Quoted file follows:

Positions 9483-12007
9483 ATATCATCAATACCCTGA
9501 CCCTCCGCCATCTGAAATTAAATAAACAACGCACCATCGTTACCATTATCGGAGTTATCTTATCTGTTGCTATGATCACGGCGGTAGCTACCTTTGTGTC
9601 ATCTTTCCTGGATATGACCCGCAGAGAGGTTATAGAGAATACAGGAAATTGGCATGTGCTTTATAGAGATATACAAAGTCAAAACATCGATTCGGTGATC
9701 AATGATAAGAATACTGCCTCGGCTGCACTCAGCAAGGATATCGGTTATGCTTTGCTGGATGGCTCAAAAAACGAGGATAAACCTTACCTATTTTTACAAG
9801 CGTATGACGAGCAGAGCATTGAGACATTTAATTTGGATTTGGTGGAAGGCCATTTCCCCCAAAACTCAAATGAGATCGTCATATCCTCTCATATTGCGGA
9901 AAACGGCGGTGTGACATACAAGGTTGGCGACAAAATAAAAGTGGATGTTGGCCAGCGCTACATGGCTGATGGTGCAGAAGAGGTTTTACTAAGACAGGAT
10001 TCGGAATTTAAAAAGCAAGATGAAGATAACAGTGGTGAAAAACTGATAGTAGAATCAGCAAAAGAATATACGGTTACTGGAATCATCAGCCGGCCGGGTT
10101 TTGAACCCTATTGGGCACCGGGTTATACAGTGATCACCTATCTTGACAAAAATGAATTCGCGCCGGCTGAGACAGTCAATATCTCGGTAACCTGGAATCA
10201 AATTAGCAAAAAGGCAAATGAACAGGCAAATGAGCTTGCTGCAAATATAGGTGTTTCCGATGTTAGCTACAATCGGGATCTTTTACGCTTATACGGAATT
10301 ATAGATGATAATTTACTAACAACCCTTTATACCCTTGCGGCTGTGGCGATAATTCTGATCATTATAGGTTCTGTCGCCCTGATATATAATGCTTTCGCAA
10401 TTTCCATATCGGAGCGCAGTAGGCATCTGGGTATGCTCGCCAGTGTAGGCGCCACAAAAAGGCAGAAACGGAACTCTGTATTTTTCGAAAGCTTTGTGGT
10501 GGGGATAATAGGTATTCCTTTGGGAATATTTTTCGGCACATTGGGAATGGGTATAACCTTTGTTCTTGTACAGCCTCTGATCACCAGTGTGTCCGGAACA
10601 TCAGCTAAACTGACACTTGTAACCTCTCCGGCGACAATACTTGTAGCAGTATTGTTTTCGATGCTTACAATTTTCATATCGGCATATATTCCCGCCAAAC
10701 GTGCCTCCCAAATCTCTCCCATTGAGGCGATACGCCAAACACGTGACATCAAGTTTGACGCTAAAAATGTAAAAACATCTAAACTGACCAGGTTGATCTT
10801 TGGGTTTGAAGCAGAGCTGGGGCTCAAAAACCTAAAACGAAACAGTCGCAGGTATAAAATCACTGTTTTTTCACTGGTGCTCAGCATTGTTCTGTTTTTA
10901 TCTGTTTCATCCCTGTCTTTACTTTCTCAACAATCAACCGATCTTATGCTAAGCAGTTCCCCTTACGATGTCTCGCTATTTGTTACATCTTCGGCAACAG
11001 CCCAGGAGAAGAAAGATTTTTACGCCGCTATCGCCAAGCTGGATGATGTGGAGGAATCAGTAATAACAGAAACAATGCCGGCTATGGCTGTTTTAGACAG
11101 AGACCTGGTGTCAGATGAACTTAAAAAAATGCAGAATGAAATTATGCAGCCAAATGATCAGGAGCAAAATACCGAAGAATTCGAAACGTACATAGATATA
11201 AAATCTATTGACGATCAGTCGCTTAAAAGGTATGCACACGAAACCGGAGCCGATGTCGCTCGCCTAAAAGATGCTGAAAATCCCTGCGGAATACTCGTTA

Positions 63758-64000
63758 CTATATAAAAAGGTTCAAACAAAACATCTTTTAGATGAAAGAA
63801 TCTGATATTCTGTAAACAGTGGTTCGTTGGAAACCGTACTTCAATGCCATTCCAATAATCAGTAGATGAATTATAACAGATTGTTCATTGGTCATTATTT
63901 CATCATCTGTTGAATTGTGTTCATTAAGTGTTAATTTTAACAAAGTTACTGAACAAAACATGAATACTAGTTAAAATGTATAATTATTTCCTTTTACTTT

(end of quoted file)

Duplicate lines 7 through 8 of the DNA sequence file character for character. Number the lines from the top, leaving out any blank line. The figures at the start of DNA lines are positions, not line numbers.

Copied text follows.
9901 AAACGGCGGTGTGACATACAAGGTTGGCGACAAAATAAAAGTGGATGTTGGCCAGCGCTACATGGCTGATGGTGCAGAAGAGGTTTTACTAAGACAGGAT
10001 TCGGAATTTAAAAAGCAAGATGAAGATAACAGTGGTGAAAAACTGATAGTAGAATCAGCAAAAGAATATACGGTTACTGGAATCATCAGCCGGCCGGGTT